Brat to a nursery full of kids: So Australopithecus might have been what man descended from – did you know that? Come see the brain size.
Studied silence in the room as all ignore him.
And then Bean does what every sibling should but rarely will: Come Brat, I’m interested. Show me.
I could hear the fake enthusiasm dripping from her voice, but hey, she did her duty!
Bean: Mama, when I run very fast my legs hurt. I think the screw has dropped out.
Strange how you can give birth to one child who will tell you about the difference between the human brain and the Australopethicus’ brain, and another who thinks joints are held together by screws.
Me: Bean, I hope you’re not walking out of class during studies, anymore.
Bean: No, my teacher sits at the door so that I can’t walk out. So I wait till she’s looking the other way and I jump out of the window.
I’m going to be dead before she hits her teens.
Brat: Mama, can I have some milk for an experiment?
Me: Sure. What’s the experiment?
Brat: Befriending a cat.
An exhausted me after I’d made the Bean’s hair for the nth time and she’d dropped her clips: Beanie! People are going to say I’m a terrible mother who can’t even keep her kids clean!
Bean: Don’t worry Mama, they won’t say it aloud to you. They will only think it.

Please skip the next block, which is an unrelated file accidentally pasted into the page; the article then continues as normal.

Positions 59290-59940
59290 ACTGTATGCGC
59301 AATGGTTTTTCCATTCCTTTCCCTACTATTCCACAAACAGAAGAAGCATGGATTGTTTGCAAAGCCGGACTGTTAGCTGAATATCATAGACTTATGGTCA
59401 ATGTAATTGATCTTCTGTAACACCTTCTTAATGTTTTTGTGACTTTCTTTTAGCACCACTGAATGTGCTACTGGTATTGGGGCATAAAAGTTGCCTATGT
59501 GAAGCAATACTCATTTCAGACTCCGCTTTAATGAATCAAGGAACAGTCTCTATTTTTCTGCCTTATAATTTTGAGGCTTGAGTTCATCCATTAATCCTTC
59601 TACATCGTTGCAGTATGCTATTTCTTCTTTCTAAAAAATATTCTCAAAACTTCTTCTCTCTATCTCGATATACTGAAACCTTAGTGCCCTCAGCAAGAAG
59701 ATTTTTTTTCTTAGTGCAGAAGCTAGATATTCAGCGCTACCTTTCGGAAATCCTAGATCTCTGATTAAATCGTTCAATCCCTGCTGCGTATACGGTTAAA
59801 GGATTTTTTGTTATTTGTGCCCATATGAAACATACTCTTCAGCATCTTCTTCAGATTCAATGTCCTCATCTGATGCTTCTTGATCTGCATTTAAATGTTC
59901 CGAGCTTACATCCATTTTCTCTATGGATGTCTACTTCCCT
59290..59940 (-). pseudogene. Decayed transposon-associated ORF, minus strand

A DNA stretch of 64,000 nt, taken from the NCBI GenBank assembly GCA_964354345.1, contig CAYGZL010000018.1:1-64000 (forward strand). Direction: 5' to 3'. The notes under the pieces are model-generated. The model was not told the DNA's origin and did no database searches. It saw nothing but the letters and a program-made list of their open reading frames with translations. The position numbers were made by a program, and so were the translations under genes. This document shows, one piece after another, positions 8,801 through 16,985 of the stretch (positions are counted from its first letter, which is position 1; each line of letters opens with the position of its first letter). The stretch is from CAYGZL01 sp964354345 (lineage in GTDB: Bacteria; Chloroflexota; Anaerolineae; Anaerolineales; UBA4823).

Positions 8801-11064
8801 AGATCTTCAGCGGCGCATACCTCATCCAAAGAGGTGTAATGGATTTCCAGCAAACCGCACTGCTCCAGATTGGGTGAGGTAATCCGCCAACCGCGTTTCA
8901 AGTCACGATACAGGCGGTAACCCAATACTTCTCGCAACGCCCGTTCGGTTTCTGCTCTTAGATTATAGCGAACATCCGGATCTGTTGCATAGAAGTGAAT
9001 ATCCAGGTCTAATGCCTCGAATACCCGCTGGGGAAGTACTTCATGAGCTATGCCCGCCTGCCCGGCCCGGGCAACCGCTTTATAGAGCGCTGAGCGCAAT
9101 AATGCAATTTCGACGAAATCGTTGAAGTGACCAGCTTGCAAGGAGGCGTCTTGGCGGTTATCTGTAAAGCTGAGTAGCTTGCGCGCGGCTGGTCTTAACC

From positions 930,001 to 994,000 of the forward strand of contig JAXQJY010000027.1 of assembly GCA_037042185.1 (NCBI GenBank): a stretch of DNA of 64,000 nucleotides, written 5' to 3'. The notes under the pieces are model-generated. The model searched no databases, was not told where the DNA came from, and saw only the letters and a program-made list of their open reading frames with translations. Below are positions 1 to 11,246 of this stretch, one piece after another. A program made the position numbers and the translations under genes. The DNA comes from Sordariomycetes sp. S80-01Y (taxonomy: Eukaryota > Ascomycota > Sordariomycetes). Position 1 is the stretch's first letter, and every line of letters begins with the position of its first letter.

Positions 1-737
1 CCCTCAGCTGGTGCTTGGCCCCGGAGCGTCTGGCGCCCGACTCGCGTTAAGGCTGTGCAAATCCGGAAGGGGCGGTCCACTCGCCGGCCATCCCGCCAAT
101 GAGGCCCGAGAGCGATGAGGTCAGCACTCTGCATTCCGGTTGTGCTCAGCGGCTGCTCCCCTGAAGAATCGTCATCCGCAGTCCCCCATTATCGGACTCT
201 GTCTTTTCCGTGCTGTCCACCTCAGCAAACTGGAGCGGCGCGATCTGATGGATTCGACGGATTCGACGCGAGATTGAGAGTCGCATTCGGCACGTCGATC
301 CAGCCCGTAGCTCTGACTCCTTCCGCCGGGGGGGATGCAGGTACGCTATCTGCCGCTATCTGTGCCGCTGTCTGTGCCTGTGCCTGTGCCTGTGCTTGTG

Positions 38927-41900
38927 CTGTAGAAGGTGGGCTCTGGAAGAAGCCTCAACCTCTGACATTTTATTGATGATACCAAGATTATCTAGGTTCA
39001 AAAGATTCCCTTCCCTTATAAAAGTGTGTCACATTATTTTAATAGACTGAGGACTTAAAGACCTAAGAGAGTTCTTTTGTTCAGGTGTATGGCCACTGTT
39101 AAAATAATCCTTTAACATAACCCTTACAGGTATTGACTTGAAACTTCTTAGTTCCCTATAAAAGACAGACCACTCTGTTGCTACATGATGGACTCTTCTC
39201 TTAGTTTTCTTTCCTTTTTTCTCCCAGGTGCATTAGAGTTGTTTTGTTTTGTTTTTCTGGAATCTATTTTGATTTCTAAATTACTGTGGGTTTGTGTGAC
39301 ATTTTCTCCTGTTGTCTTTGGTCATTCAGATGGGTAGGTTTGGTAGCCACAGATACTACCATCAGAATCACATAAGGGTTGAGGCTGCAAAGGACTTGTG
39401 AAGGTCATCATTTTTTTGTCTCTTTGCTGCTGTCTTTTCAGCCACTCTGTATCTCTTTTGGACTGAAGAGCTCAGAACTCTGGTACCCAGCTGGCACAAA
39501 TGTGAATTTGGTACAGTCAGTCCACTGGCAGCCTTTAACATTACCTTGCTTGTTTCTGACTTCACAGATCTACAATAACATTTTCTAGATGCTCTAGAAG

Gee thanks. That makes me feel better.
Bean and friend spend a pleasant hour colouring and painting and then bring me the results to judge. Not wanting to hurt either, I tell them both are equally beautiful and send them off.
Bean takes friend into the next room and apologises – “I’m sorry about this. My mother has a problem making a choice. We’ll have to ask someone else.”
Kids wrestling on the bed and some of the lines I got to hear.
- You give me no choice -but to die.
- Brothers and sisters don’t have to get along.
- Waitamminit, I just lost an eyelash and I’m looking for it.
- Don’t try that technique on me – it makes me very happy.
- Oh, the blood rushed to your cheeks and made them pink. I’m going to kick your bum and see how that works now.
How kids react to things says so much about them.
The kids are looking at a mineral water bottle full of some liquid in the bathroom and discussing it.
Brat: I think its acid to clean the bathroom.
Bean: No! Mama doesn’t use chemicals in the house – it’s leftover beer to wash her hair.
Need I tell you which of them was right?
The OA and I woke up feeling rather Christmassy. We put on some carols and warbled along with them as we went about our tasks. And then this carol came on and we began to dance to it.
The kids looked out of the bathroom, toothbrushes tucked into a corner of their mouths, took a look at us, rolled their eyes and said, ‘Psycho!’
Apparently we hit the teens earlier than we’d anticipated.